Judge ‘Em By Their Covers

I probably don’t have to tell you that a lot goes into a book cover. There’s psychology, design aspects, color theory, font decisions, genre considerations, and much more. When it all works, you probably can’t say why. You just know it pleases you and makes you want to take a second look at the book.

But when it doesn’t work, it’s usually obvious why it misses the mark.

When you work with a traditional publisher, they have an art department that handles the covers. Usually the editor will ask the author for input about the cover with the understanding the final word is theirs, and theirs alone, and it states that very clearly in the contract. The editor is the middleman between the author and the art department. (Even in picture books, which I find interesting. The author and illustrator almost never correspond about the story.)

I didn’t have any real ideas for the covers of Puzzling Ink (on sale for 99c) and Punning With Scissors (also on sale for 99c), the first two books in my Crossword mysteries, just that the first one showed a crossword puzzle grid, and the second a scissors. (So avant garde, right? That’s why I’m not an artist.) When they showed me the draft of Punning, though, I said, “Uh oh” because Quinn was decked out in a bulky sweater, but the book is set in the heat of August. In fact, there’s actually a scene in the book where she and Virginia Woof, the dog in that one, almost get heat stroke! Luckily they changed it, and Gin even got a primo spot on the cover.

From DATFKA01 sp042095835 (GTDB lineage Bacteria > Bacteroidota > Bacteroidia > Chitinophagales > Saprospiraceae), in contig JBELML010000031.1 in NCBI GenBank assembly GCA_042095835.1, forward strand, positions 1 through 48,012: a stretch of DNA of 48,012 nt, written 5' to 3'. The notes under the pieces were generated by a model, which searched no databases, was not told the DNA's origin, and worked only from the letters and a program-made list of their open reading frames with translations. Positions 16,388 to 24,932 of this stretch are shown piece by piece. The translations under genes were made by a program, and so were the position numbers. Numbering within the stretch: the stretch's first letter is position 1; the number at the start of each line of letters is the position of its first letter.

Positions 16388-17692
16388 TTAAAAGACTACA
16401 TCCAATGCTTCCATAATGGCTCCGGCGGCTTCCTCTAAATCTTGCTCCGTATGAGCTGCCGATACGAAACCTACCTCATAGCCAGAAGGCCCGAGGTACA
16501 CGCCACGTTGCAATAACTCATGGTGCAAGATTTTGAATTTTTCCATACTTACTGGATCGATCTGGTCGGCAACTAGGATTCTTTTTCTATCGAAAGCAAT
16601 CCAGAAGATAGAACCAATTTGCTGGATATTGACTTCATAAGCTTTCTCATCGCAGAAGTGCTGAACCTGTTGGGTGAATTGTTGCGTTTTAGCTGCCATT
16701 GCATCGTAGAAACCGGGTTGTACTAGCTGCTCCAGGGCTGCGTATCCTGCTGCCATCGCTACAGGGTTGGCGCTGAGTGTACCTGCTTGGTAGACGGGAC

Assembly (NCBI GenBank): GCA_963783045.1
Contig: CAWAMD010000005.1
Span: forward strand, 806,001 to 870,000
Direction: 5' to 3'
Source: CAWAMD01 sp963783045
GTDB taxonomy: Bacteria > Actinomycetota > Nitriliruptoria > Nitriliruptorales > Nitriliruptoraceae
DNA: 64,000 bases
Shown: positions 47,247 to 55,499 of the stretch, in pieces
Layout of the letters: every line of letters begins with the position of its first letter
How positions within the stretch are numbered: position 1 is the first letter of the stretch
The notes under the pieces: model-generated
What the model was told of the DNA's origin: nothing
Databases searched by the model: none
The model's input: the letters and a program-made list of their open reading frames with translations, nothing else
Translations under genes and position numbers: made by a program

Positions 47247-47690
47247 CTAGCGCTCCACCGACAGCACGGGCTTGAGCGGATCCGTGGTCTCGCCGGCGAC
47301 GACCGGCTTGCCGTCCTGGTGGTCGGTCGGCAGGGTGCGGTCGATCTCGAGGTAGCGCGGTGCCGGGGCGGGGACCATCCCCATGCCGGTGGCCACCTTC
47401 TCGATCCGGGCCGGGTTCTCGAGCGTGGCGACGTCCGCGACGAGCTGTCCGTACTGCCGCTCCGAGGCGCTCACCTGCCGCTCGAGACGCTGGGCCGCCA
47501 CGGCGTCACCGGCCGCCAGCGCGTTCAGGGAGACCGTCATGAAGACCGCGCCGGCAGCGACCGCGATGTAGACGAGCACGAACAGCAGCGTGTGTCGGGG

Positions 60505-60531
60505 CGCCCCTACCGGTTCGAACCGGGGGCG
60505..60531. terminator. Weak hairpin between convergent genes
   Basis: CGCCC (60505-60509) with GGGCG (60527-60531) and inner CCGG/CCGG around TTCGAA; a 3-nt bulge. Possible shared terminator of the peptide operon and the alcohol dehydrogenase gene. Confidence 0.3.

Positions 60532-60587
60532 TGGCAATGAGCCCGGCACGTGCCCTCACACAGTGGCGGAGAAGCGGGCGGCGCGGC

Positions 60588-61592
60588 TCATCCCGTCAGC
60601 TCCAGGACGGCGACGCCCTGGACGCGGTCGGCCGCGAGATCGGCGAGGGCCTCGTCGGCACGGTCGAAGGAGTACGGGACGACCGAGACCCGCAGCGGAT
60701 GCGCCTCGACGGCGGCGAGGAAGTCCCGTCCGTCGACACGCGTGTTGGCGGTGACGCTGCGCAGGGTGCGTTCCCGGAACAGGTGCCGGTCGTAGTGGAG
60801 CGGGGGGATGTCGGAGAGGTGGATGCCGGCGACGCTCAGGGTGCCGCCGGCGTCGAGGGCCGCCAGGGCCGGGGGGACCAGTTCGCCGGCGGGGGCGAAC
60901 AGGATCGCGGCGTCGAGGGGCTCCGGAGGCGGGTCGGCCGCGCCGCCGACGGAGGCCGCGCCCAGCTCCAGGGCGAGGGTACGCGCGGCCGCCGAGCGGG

For the third Crossword mystery, Fatal Solutions (on pre-order, out November 9th) I did have some specific things I wanted on the cover. I wanted that daruma doll because it plays a big part in the story, and I thought it was time for Fang, Quinn’s goldfish and sounding board, got a little cover love. Imagine my surprise, though, when I saw the final version and Quinn’s hair changed color and style!

With my independent books, the Mystery Writer’s Mysteries, I have complete control over every aspect of the cover. I was lucky enough to find a designer, Steven Novak, who I think does excellent work. And he’s fast, which I really love.